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The Octagon

School adds new humanities, law electives

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(Photo used by permission of Creative Commons)
Reverend Martin Luther King Jr. speaks during The March on Washington for Jobs and Freedom on Aug. 28, 1963.

Are you interested in the environment, science, civil rights, acting or poetry? If so, there might be a new elective for you.

The high school will add five new electives in the 2017-18 school year: Constitutional Law; Environmental Science; The Long Civil Rights Movement; Performance: Advanced Acting and Competitive Poetry; and Playwriting for Performance.

Performance: Advanced Acting and Competitive Poetry will be taught by drama teacher Brian Frishman.

The class is separated into two sections: acting and poetry. Students may participate in either.

Frishman said that students  participating in the acting section will practice scenes that are more difficult than they are used to doing and work on unfamiliar character types in order to improve their acting skills.

In the poetry section, students will write and recite original poems for slam poetry performances. They will rehearse and perform poems from the Poetry Out Loud competition list as practice.

“Poetry Out Loud is a great way to become a better speaker as you must use your voice to convey atmosphere, meaning, attitude, emotion, humor and dramatic interpretation – all with limited physical interpretation,” Frishman said.

He said that these factors make the elective a really good class for students who don’t speak English as their native language.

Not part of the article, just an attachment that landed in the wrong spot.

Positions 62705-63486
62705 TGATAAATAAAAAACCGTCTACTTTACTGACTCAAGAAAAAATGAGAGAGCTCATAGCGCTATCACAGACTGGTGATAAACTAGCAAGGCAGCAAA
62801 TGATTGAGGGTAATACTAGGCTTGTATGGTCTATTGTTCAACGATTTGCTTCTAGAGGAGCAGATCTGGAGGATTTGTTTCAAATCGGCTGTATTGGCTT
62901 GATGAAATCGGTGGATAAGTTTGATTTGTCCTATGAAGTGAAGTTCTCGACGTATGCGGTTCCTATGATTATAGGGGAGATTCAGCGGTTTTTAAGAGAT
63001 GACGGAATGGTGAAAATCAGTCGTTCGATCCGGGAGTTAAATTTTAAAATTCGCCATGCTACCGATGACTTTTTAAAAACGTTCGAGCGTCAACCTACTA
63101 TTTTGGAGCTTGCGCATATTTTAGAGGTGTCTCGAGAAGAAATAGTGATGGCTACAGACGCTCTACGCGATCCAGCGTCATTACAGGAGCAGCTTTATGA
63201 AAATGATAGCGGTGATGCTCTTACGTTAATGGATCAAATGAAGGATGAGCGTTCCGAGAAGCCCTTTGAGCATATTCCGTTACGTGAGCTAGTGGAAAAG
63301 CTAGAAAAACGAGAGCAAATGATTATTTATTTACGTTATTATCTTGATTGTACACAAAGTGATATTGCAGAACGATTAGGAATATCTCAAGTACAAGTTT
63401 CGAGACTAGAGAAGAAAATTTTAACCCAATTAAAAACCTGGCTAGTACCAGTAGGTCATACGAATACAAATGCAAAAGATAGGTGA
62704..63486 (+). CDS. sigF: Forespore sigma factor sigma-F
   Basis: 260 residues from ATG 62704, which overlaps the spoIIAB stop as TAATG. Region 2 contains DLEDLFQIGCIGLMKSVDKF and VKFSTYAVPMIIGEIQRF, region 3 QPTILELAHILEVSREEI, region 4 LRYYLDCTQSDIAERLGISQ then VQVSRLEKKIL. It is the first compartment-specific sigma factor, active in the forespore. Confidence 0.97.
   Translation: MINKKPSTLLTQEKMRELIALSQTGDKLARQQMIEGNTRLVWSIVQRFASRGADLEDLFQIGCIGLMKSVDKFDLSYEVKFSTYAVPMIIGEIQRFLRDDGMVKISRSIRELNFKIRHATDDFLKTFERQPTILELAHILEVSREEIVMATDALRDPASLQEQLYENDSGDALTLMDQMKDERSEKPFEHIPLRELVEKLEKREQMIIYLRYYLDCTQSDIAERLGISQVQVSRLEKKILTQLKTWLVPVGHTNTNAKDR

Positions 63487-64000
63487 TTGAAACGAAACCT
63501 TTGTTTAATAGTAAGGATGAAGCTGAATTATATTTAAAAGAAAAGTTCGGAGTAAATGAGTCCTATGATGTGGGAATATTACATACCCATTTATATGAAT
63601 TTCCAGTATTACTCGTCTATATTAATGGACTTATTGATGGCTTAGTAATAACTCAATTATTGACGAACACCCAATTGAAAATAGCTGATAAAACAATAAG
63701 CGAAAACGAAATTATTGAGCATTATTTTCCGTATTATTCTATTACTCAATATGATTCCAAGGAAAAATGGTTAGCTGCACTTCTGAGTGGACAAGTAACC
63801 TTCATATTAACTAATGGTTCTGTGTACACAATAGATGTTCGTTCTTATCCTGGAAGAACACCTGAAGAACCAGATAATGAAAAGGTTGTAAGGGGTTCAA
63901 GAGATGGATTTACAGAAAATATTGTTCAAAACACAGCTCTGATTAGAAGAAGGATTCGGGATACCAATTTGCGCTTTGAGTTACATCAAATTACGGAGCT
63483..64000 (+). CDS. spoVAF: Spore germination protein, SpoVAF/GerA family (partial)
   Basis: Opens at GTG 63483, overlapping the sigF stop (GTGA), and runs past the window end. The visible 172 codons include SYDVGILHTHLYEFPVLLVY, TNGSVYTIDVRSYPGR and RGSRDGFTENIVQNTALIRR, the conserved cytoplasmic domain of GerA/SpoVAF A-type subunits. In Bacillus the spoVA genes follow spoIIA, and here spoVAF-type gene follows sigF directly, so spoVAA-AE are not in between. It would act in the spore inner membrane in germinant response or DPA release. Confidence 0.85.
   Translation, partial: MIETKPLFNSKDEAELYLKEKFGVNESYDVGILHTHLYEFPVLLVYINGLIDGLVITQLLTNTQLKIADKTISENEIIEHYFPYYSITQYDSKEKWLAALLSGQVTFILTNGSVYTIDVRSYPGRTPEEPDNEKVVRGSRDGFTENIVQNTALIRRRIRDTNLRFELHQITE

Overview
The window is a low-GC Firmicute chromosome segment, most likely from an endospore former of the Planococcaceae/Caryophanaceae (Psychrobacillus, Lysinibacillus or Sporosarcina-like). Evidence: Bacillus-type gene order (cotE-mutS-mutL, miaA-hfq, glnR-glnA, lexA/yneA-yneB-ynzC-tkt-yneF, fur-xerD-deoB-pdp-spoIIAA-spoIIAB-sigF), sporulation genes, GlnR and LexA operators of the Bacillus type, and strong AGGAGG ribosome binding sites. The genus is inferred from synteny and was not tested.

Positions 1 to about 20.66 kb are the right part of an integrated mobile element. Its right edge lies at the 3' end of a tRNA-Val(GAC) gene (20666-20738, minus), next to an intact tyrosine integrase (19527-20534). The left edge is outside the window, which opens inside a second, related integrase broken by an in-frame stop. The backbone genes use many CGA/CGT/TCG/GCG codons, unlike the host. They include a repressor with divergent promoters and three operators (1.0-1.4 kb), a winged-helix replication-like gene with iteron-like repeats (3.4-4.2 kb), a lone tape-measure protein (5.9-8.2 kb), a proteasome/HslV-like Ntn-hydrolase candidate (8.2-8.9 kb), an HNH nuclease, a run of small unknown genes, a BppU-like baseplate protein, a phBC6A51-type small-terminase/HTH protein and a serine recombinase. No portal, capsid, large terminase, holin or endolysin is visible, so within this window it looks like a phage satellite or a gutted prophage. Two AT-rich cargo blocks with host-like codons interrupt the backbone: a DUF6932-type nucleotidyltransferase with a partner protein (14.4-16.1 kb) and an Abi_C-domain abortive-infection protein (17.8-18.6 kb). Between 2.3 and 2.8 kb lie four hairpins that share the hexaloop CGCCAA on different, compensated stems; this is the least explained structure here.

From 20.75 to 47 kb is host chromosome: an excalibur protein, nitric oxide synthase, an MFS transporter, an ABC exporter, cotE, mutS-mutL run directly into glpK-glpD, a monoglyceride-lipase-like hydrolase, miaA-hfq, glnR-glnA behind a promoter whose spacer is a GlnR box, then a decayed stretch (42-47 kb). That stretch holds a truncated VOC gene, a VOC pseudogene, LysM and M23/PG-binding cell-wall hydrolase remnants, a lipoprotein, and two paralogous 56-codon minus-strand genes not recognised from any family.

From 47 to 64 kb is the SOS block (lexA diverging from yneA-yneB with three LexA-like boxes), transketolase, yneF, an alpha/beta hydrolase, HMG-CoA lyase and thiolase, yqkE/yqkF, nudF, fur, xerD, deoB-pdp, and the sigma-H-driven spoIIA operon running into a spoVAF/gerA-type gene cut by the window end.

Frishman will also be teaching Playwriting for Performance, in the second semester.

In this elective students will work individually or in small groups to learn dialogue techniques, character development, theme, scenes and story arc of a play.

 The play that the students create will be produced during the 2018-19 school year.

(Photo used by permission of Creative Commons)
A representative from the Commonwealth Scientific and Industrial Research Organization uses a color comparison chart to determine the pH of a soil sample.

Constitutional Law and Environmental Science will both be taught by chemistry teacher Victoria Conner, a Widener University Law School graduate.

Conner said that she wanted to teach these new electives because “they are both subjects that impact students here every day whether they realize it or not.”

According to Conner, the Constitutional Law elective will focus on what a constitutional issue is and what the Constitution actually is and says.

“We’ll also look at the amendments, especially the Bill of Rights, and (how) court cases have helped shape the rule of law,” said Conner.

The main thing that Conner would like her students to learn in this elective is the basic structure of what a government is, such as what each (governmental) branch is capable of doing, along with what (the student’s) rights are.

Conner’s Environmental Science elective will cover the actual science, such as soil and water testing, to the human impact on the environment, including laws and regulations regarding what people can do to the environment.

Conner said that she wants her students to think about how they “fit into the environment and what impact they might have on it, both positive and negative, trying to turn it more toward the positive.”

The Long Civil Rights Movement will be taught by incoming history teacher Damany Fisher, and will be a year-long elective.

By David Situ

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